If you are ordering a coffee, be clear what sort of coffee you would like, but remember that in a small café, there will not be much choice. A coffee is usually a small shot. If you would like a larger cup make sure you ask for more water or you may just get 2 shots of coffee. The same is for milk, if you want milk you must ask for it as this will not be included.
Be prepared to wait for service, if it is busy, it may take some time to serve you, you have not been overlooked. Enjoy your surroundings and slip into the relaxed way of life.
If you are at one of the world wide fast food restaurants, a hot drink does not come with your meal, keep your receipt and take it to the counter when you have finished to get your coffee. Though you can have a beer as part of your meal deal, just not a coffee.
If you are ordering an alcoholic spirit drink, be aware that the size of your drink may be larger than you are used to.
Depending on the time of year you are visiting, Caracóis may be available, as with the bread and olives these are often brought to your table, if you do not want them, just politely say so and they will be taken back (in case you are wondering what Caracóis is, it is a bowl of snails).
Caracóis (a bowl of snails, do not mistake them for the French dish of escargot)
Food guide for Shops/supermarkets on your first holiday to Portugal
There are all different types of shops in Portugal for food shopping, from the big supermarkets that sell everything through to the speciality butchers and bakeries.
If you are in a supermarket, there will be fishmongers, these will have a great selection of fresh fish, but if you are of a delicate disposition, these fish will be whole and come in a variety of colours and shapes.
Fresh fish at the supermarket, yes they are looking at you!
If you are buying fresh fish, the fish monger will descale, gut and clean the fish if you ask them to.
Supermarkets will also have a butchers counter, this is not filled with prepacked pieces of meat (though you can often find this in the cold isles) there will be whole rabbits, lamb, chickens and pieces of meat you may not be used to seeing.
The cuts of meat will often be different to your home country, this doesn’t make it wrong, just different.
Butchers will usually cut the meat to your preference, for example if you are buying a chicken for the BBQ, you can ask to have the head, neck and feet removed and then have it spatchcocked ready for the BBQ.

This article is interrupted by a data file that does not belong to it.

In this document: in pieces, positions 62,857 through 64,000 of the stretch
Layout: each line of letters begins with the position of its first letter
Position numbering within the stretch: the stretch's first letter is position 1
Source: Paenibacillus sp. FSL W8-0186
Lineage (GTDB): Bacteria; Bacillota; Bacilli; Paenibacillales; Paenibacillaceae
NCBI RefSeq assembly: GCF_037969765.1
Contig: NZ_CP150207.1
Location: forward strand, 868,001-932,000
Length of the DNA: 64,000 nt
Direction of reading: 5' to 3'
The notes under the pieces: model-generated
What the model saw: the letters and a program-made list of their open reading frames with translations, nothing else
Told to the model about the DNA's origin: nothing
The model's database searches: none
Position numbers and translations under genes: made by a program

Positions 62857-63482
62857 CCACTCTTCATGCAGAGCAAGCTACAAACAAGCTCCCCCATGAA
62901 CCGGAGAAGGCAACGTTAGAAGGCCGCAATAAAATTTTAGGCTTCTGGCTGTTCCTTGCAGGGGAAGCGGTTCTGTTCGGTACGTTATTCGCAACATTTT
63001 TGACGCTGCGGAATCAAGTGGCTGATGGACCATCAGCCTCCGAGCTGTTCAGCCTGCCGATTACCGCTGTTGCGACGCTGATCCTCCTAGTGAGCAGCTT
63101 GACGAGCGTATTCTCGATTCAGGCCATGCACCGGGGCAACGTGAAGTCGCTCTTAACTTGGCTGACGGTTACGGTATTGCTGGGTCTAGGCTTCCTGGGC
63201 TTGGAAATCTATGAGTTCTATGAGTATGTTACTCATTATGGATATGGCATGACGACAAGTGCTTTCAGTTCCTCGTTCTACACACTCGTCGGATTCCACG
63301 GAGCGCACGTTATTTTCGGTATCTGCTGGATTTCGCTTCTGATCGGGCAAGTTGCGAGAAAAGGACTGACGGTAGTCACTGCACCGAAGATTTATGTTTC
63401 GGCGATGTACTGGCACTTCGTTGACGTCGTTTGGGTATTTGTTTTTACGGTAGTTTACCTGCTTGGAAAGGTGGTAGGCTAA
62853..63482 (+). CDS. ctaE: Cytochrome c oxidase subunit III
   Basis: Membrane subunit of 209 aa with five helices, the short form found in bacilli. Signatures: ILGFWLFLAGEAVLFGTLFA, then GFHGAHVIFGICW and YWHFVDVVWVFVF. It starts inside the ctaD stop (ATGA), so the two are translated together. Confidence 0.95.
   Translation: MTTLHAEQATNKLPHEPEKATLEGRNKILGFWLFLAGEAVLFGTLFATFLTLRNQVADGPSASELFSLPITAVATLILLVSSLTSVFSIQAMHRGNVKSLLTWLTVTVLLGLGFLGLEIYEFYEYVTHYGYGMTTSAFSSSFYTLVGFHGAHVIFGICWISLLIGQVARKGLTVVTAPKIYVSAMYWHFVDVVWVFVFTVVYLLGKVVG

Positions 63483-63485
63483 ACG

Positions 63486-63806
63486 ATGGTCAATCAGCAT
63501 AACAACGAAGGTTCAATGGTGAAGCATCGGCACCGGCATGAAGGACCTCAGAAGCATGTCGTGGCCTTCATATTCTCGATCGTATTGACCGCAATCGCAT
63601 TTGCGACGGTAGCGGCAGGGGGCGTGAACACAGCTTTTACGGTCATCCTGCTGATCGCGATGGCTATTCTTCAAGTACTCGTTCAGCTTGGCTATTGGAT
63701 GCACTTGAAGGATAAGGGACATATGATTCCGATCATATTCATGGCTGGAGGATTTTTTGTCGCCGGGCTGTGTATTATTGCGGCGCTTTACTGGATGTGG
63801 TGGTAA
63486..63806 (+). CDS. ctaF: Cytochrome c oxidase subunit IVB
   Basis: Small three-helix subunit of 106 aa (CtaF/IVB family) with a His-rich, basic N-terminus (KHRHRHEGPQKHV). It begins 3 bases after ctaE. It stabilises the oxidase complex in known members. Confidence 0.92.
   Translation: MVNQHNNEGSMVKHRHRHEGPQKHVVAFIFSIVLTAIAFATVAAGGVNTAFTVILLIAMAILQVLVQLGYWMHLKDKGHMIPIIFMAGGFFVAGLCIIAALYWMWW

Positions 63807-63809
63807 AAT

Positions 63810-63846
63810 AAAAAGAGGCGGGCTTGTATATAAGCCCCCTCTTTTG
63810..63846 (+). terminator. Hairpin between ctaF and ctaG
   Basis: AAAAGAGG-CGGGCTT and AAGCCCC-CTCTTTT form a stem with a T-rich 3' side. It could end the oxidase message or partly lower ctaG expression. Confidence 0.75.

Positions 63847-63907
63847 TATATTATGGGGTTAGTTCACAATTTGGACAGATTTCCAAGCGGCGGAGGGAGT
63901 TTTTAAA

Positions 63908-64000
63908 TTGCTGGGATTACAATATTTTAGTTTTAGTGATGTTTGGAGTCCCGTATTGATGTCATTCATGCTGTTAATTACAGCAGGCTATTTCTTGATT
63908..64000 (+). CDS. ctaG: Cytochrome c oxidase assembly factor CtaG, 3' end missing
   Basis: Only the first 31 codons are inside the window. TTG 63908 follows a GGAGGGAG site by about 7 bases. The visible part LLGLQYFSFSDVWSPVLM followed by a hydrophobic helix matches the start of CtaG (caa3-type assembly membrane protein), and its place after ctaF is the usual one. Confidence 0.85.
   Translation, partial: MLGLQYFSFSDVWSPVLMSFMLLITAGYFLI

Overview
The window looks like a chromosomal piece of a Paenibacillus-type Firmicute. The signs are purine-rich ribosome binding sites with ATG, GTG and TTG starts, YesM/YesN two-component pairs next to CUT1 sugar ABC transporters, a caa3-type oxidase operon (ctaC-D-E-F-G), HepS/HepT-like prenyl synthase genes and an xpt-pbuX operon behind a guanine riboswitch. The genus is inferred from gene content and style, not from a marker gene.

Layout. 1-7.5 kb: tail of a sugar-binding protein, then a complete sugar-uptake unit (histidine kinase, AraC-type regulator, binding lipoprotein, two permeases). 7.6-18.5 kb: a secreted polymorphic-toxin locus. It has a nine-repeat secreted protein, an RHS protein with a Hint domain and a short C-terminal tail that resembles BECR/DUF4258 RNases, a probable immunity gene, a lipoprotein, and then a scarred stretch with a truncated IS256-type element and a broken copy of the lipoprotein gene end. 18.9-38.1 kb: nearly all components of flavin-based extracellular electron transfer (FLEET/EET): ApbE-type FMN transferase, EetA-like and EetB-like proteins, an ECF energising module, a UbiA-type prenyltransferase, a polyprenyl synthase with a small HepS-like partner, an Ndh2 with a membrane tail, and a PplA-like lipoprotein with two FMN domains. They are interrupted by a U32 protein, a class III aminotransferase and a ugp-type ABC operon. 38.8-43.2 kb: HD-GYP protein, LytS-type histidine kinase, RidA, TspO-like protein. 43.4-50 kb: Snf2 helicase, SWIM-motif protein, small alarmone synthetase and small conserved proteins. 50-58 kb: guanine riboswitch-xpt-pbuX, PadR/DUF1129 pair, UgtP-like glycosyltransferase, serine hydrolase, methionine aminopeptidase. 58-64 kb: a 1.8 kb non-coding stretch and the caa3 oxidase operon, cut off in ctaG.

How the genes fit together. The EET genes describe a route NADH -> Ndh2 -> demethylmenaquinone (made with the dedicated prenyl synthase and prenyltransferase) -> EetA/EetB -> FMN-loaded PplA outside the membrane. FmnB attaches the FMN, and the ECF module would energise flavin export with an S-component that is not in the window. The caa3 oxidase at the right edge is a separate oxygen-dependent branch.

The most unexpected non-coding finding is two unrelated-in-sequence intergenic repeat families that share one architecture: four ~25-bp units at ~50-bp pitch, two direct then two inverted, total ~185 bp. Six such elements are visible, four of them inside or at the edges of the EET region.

Remember to say that you do not want the head, feet etc or they will be packed in the bag with your chicken (you will pay for them whether you have them or not).
If you are looking for food from your home country, you will often find the big supermarkets will have an international isle, but beware, the prices for this food is often a lot more than it is in your home country.
Many of the larger supermarkets have an ever growing selection of bio (organic) food and vegan/vegetarian foods.
Most milk is UHT, it is not always easy to find fresh milk, but it is very easy to find soya or almond milk.
A food guide to Markets on your first holiday in Portugal
The markets are a great experience and often sell fresh veg, cheeses, meats, plants and clothes plus many other items.
Spice stall at a festival market
The fruit and veg is usually very fresh and excellent quality.
Be prepared to see things you may not expect, such as live poultry and fowl for sale.
Olhao-market. You will often see live poultry at local markets
Portugal is hot and as such there will be flies, these may go on the food, and may buzz around you when you are buying fresh food, just swat them away and carry on.
A few overall tips for your food guide on your first holiday to Portugal:
Never rely solely on credit/debit cards, many restaurants and cafes still take cash only.
Be adventurous with your eating experience, the food is usually fantastic.
If you do need to buy food that you are used to, the bigger supermarkets will often sell a selection.
Learn some Portuguese words before you visit
Hello ------------------------------ Olá
Thank you ----------------------- Obrigado (if you are a man) Obrigada (if you are a woman)
Please ---------------------------- Por favor
Goodbye ------------------------ Adeus
The bill please ----------------- A conta por favor
Can I have the menu --------- Posso ter o menu